All bearings create noise, called chatter, as they roll upon a surface. This noise is directly transferred into the component, and can become a secondary source of distortion. If chatter is not adequately reduced, the "cure" can become worse than the "disease." Devices which use more than one ball induce more noise than devices with fewer balls, all things being equal. Accordingly, Rollerblock Jr., like all Rollerblock devices, use the fewest number of balls possible - one per device - to ensure the lowest possible chatter. Further, not only is the ratio of the ball diameter to the cup critical for the best compromise between mechanical stability and performance, but so is the absolute size of these elements. Symposium pioneered the lateral plane ball bearing device for use with active components; since 1996 we have experimented with many different combinations and found that a 1/2" ball with our standard cup sphericity offers the best solution for real-world performance. Many positive reviews and a virtual avalanche of positive responses from owners seem to confirm these findings.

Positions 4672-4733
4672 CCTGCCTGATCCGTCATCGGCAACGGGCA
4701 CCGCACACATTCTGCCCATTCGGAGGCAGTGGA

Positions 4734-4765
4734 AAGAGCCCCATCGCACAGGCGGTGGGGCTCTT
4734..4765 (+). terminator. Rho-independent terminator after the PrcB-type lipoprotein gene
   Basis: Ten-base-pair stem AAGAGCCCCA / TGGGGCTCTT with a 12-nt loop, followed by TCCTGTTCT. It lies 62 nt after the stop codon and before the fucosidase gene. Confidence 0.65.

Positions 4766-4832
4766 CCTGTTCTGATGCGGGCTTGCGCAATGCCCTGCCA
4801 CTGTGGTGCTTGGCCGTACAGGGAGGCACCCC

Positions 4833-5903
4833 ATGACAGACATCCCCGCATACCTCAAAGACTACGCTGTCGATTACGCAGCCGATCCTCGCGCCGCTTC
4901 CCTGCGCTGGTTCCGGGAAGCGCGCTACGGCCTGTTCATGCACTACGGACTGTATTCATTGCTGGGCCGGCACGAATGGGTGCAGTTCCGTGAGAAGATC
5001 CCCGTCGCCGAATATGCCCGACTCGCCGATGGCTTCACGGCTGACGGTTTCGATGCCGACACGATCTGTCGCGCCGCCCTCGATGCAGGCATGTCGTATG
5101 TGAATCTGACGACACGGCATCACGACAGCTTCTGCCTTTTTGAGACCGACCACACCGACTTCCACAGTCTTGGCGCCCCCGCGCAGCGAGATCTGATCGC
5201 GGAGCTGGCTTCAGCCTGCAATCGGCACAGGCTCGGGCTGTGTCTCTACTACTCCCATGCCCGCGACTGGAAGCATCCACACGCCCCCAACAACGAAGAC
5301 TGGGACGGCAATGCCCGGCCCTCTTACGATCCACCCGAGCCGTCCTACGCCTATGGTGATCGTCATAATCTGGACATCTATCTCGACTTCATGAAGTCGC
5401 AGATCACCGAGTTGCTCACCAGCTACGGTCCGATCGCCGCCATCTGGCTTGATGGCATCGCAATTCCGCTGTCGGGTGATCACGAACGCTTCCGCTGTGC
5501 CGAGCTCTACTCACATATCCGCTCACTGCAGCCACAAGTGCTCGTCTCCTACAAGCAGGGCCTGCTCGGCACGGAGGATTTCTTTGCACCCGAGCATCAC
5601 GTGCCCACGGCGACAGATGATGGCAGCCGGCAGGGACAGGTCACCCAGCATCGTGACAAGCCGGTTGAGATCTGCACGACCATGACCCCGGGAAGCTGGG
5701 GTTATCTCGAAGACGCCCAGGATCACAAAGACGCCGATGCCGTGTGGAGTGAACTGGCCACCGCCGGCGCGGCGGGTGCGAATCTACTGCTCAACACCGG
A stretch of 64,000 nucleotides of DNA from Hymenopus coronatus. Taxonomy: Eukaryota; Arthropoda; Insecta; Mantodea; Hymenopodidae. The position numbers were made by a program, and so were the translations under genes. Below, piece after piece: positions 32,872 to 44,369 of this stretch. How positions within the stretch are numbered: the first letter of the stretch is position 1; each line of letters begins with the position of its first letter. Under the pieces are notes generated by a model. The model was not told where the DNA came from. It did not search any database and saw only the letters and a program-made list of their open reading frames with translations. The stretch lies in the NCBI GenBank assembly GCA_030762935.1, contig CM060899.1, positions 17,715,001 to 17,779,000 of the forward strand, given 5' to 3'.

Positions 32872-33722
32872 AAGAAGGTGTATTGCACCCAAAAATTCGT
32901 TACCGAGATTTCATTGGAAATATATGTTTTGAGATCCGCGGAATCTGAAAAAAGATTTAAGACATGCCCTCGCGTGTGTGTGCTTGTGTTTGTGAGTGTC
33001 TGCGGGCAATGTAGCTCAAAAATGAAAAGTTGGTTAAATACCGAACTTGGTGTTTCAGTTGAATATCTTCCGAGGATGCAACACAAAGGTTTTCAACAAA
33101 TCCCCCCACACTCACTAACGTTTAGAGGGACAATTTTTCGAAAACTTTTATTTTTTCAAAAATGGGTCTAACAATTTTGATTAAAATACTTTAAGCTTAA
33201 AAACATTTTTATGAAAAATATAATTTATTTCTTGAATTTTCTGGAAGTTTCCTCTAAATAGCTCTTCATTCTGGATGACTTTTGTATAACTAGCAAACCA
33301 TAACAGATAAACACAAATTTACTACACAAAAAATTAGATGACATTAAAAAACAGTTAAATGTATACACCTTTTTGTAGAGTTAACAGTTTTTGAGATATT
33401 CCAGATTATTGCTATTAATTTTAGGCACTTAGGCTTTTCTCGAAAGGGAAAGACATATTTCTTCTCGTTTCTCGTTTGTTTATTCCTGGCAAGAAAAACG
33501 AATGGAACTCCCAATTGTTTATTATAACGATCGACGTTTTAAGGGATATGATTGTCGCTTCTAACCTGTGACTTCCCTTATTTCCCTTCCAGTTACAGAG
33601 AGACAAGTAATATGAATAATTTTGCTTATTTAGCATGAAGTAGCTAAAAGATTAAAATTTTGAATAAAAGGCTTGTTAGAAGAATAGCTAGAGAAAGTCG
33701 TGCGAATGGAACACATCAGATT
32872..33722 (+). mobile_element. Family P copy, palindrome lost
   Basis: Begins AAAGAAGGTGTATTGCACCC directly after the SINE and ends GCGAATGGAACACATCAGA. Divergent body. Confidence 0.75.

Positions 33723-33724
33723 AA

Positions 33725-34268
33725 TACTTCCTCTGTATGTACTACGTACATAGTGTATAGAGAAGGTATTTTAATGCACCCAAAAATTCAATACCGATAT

For this reason, Rollerblock Jr. employs the same basic ball and cup relationship of the Series 2+ Rollerblock. Experiments with different cup sphericities and ball materials have suggested that while different resonant conditions may be created, lateral isolation performance is no better, and in most cases, worse.

Technical Discussion